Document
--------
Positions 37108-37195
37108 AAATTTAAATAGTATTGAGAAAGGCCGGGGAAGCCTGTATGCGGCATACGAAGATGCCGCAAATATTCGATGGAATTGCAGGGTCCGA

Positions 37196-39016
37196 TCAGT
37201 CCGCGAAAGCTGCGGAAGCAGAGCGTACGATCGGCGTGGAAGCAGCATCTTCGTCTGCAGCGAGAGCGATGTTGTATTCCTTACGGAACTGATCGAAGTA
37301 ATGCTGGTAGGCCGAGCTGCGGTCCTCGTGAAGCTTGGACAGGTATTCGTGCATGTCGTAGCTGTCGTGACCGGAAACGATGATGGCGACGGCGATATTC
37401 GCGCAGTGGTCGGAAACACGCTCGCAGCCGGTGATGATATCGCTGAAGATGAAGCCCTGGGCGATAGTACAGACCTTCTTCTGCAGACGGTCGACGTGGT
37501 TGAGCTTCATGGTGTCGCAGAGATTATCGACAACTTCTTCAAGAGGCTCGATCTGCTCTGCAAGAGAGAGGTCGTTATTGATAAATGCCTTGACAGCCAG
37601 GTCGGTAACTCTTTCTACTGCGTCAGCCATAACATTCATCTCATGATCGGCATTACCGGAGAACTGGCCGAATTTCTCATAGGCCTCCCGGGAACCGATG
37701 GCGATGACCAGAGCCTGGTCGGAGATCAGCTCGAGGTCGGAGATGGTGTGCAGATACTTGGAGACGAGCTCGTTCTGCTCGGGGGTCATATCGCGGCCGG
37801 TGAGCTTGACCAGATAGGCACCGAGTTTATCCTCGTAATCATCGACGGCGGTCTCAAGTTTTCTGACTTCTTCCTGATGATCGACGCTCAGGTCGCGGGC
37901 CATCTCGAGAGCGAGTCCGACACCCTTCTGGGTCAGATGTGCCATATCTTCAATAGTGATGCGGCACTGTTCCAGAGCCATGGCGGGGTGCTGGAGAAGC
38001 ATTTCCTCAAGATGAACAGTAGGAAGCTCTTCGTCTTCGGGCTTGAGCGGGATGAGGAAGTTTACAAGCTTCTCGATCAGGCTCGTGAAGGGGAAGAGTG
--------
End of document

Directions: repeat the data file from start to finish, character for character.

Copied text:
Positions 37108-37195
37108 AAATTTAAATAGTATTGAGAAAGGCCGGGGAAGCCTGTATGCGGCATACGAAGATGCCGCAAATATTCGATGGAATTGCAGGGTCCGA

Positions 37196-39016
37196 TCAGT
37201 CCGCGAAAGCTGCGGAAGCAGAGCGTACGATCGGCGTGGAAGCAGCATCTTCGTCTGCAGCGAGAGCGATGTTGTATTCCTTACGGAACTGATCGAAGTA
37301 ATGCTGGTAGGCCGAGCTGCGGTCCTCGTGAAGCTTGGACAGGTATTCGTGCATGTCGTAGCTGTCGTGACCGGAAACGATGATGGCGACGGCGATATTC
37401 GCGCAGTGGTCGGAAACACGCTCGCAGCCGGTGATGATATCGCTGAAGATGAAGCCCTGGGCGATAGTACAGACCTTCTTCTGCAGACGGTCGACGTGGT
37501 TGAGCTTCATGGTGTCGCAGAGATTATCGACAACTTCTTCAAGAGGCTCGATCTGCTCTGCAAGAGAGAGGTCGTTATTGATAAATGCCTTGACAGCCAG
37601 GTCGGTAACTCTTTCTACTGCGTCAGCCATAACATTCATCTCATGATCGGCATTACCGGAGAACTGGCCGAATTTCTCATAGGCCTCCCGGGAACCGATG
37701 GCGATGACCAGAGCCTGGTCGGAGATCAGCTCGAGGTCGGAGATGGTGTGCAGATACTTGGAGACGAGCTCGTTCTGCTCGGGGGTCATATCGCGGCCGG
37801 TGAGCTTGACCAGATAGGCACCGAGTTTATCCTCGTAATCATCGACGGCGGTCTCAAGTTTTCTGACTTCTTCCTGATGATCGACGCTCAGGTCGCGGGC
37901 CATCTCGAGAGCGAGTCCGACACCCTTCTGGGTCAGATGTGCCATATCTTCAATAGTGATGCGGCACTGTTCCAGAGCCATGGCGGGGTGCTGGAGAAGC
38001 ATTTCCTCAAGATGAACAGTAGGAAGCTCTTCGTCTTCGGGCTTGAGCGGGATGAGGAAGTTTACAAGCTTCTCGATCAGGCTCGTGAAGGGGAAGAGTG